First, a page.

Conventional knockout mouse model of TGF-β proteins Phenotype References
TβRI Failed angiogenesis, Embryonic lethality (E8) [29]
TβRII Embryonic lethality (E10.5) [30]
TβRIII Failed coronary vessel development accompanied by reduced epicardial cell invasion. Embryonic lethality (E14.5) [31]
TGFβ-1 Loss of a critical regulator of immune function [32, 33]
TGFβ-2 Perinatal lethal, craniofacial defects [34]
TGFβ-3 Perinatal lethal, delayed lung development [33]
Smad1 Embryonic lethality (E10) [35, 36]
Smad2 Embryonic lethality (E7.5–E12.5) [37]
Smad3 Viable and fertile. Impaired immune function, including defective neutrophil chemotaxis, and impaired mucosal immunity [38, 39]
Smad4 Increased number of Olig2-expressing progeny [40]
Smad5 Embryonic lethality: defective vascular development [41, 42]
Smad7 Significantly smaller than wild-type mice, died within a few
days of birth
[43]
Smad8 Viable and fertile [41, 44]
BMPRIA Embryonic lethality (E9.5) [45]
BMPRIB Viable and exhibit defects in the appendicular skeleton [46]
BMPRII Embryonic lethality (E9.5), arrest at gastrulation [47]
BMP2 Embryonic lethality (E7.5-10.5), defective cardiac development
and have defects in cardiac development
[48]
BMP3 Increased bone density in adult [49]
BMP4 Embryonic lethality (E6.5-E9.5), no mesoderm differentiation
and show little or no mesodermal differentiation
[50]
BMP5 Viable, skeletal and cartilage abnormalities [51]
BMP6 Viable and fertile; slight delay in ossification. [52]
BMP7 Perinatal lethal because of poor kidney development, eye defects that appear to originate during lens induction. [53-56]
BMP8A Viable: male infertility due to germ cell degeneration [57]
BMP8B Viable: male infertility due to germ cell depletion [58]
BMP15 Viable: female subfertility [59]
Endoglin Embryonic lethality (E11.5) [60, 61]
Activin receptor IA (ALK2) Embryonic lethality (E9.5) [62]
Activin receptor IIB (ActR2B) Perinatal lethal [63]
Activin-βA Neonatal lethal, craniofacial defects (cleft palate and loss of whiskers, upper incisors, lower incisors and molars) [64]
Activin-βB Large litters but delayed parturition; nursing defects;
Eye lid closure defects at birth
[65]
Noggin Perinatal lethal, cartilage hyperplasia [66]
Follistatin Neonatal lethal, craniofacial defects, growth retardation and skin defects retardation and skin defects [67]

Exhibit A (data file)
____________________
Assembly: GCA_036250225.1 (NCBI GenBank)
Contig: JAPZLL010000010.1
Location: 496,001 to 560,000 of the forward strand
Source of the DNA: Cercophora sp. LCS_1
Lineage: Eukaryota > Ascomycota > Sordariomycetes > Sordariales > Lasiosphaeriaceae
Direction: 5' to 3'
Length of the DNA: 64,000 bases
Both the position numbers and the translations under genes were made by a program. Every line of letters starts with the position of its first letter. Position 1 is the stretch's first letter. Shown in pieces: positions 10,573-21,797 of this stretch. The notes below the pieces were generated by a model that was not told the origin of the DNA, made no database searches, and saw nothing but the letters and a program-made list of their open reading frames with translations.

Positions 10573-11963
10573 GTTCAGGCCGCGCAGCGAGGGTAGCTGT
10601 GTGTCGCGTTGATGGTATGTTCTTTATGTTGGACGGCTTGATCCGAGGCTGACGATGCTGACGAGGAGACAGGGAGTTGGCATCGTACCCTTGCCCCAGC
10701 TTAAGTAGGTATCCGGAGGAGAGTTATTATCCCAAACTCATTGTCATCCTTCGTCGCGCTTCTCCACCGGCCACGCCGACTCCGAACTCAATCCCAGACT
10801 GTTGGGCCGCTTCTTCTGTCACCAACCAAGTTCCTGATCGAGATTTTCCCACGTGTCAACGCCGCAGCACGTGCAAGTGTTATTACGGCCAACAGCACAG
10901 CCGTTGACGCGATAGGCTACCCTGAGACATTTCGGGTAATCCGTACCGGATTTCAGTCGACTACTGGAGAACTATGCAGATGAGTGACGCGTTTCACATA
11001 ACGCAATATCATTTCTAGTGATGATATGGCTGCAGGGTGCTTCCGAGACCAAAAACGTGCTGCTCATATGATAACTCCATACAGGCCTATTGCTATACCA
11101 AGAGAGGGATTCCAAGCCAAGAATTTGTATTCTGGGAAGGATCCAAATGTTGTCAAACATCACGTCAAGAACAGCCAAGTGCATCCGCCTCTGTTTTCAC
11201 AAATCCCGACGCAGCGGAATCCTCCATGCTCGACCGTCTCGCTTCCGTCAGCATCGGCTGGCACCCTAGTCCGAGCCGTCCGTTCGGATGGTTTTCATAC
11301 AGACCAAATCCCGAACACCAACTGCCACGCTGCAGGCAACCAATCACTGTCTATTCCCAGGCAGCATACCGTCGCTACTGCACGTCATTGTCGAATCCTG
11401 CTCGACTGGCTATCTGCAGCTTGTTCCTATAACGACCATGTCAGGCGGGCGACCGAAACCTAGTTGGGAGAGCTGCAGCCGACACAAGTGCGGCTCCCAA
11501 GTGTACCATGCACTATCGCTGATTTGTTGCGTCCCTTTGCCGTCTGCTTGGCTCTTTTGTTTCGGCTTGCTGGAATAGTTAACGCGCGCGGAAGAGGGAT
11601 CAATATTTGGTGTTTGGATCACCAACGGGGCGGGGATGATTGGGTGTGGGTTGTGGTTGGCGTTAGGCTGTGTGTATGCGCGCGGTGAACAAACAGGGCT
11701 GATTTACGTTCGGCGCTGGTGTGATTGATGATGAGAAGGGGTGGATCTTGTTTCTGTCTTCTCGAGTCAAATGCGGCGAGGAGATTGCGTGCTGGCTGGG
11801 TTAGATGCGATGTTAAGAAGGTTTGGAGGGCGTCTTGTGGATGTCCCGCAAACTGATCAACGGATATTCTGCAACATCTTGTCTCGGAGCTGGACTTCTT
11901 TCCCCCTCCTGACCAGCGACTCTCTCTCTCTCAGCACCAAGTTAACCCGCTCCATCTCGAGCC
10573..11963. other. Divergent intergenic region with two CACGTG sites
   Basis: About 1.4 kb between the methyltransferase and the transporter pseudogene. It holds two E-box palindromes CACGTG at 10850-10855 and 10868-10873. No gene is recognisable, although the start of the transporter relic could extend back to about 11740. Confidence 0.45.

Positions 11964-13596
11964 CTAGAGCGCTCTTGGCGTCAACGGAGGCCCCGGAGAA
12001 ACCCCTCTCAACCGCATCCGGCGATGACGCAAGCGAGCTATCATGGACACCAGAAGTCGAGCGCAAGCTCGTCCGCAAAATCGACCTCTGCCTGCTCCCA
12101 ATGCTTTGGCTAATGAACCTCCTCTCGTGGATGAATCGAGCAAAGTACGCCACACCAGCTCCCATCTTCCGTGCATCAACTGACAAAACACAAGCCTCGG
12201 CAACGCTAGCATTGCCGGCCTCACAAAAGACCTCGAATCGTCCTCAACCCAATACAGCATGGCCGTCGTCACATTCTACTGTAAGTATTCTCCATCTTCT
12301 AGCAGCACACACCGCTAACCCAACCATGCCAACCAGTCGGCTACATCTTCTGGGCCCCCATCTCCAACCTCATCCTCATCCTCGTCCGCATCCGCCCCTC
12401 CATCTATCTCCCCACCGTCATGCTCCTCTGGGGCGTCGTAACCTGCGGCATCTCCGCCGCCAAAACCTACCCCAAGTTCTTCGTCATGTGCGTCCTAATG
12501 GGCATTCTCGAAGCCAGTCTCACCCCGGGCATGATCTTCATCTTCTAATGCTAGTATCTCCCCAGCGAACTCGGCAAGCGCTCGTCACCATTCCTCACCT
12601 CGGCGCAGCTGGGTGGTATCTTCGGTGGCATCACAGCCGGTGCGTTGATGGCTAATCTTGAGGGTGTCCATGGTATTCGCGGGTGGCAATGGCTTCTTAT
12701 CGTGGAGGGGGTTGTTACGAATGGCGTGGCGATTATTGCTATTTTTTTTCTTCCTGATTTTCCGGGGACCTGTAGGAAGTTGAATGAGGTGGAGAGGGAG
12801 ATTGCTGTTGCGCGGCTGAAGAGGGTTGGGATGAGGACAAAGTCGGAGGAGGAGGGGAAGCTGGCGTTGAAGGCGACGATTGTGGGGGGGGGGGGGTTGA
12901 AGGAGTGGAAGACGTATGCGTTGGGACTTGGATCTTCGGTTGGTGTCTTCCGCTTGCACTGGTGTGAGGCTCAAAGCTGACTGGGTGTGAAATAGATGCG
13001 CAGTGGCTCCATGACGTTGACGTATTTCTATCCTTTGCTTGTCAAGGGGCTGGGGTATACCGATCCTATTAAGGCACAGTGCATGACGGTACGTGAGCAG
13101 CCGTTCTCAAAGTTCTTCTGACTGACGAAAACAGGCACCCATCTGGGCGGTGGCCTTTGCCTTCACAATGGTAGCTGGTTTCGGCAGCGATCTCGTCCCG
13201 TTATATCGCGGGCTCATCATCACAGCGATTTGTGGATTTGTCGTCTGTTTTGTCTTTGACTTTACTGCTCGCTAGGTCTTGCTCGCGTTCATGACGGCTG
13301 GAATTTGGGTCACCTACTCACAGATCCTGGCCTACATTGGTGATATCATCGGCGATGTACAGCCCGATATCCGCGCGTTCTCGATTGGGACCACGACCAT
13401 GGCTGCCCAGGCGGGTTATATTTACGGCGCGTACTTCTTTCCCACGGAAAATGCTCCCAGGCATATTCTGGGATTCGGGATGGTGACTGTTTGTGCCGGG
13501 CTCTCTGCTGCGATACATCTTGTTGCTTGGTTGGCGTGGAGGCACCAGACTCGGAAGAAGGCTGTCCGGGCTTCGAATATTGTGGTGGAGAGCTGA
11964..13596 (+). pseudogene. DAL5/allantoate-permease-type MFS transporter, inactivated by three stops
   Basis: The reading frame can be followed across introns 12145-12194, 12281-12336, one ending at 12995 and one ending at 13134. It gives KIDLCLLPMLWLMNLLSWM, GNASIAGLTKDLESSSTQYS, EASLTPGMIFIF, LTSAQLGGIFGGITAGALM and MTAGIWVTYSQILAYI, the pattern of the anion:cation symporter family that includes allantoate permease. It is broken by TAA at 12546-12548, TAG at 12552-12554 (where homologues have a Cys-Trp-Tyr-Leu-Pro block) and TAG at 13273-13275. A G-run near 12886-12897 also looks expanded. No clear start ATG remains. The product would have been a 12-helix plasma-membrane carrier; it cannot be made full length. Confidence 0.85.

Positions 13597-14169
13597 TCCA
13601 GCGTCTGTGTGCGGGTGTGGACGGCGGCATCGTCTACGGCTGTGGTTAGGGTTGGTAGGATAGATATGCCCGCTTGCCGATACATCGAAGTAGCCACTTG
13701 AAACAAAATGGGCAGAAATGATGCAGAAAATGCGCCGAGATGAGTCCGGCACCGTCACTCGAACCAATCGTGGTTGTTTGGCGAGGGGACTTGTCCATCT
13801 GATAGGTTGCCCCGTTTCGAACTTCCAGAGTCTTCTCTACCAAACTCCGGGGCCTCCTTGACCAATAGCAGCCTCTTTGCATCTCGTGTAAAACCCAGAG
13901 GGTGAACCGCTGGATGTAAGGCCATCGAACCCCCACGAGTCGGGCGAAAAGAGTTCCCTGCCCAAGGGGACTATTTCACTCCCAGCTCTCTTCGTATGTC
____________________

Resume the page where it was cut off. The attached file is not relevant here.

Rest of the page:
Table 1.

Phenotype of mice that do not express specific TGF-β ligands, receptors or signaling molecules.

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3. TGF-β superfamily expression and function in normal adult brain: Role in neurogenesis

Adult neurogenesis involves proliferation of neural stem cells (NSCs), cell cycle exit, differentiation, maturation, and integration into the neural circuits, in a process that is involved in learning and memory in the normal adult brain [68]. The neurogenic niche of the adult forebrain subventricular zone (SVZ) is comprised of three major proliferative cell types; A, B and C. Multipotent, self-renewing type B cells occur earliest in the neurogenic lineage of the SVZ and give rise to the rapidly dividing type C cells, or transit amplifying progenitors. Type A cells or neuroblasts differentiate from Type C cells and are migratory neuronal progenitors with proliferative capacity, which migrate to the olfactory bulb where they differentiate into interneurons (reviewed in [69-71]. In the subgranular zone (SGZ) of the hippocampal dentate gyrus (DG), type 1 and type 2 slowly-dividing progenitors give rise to more rapidly dividing intermediate progenitor cells, and these in turn differentiate into immature neuroblasts, which migrate into the granule cell layer, then differentiate into mature neurons and integrate with the existing hippocampal circuitry [71].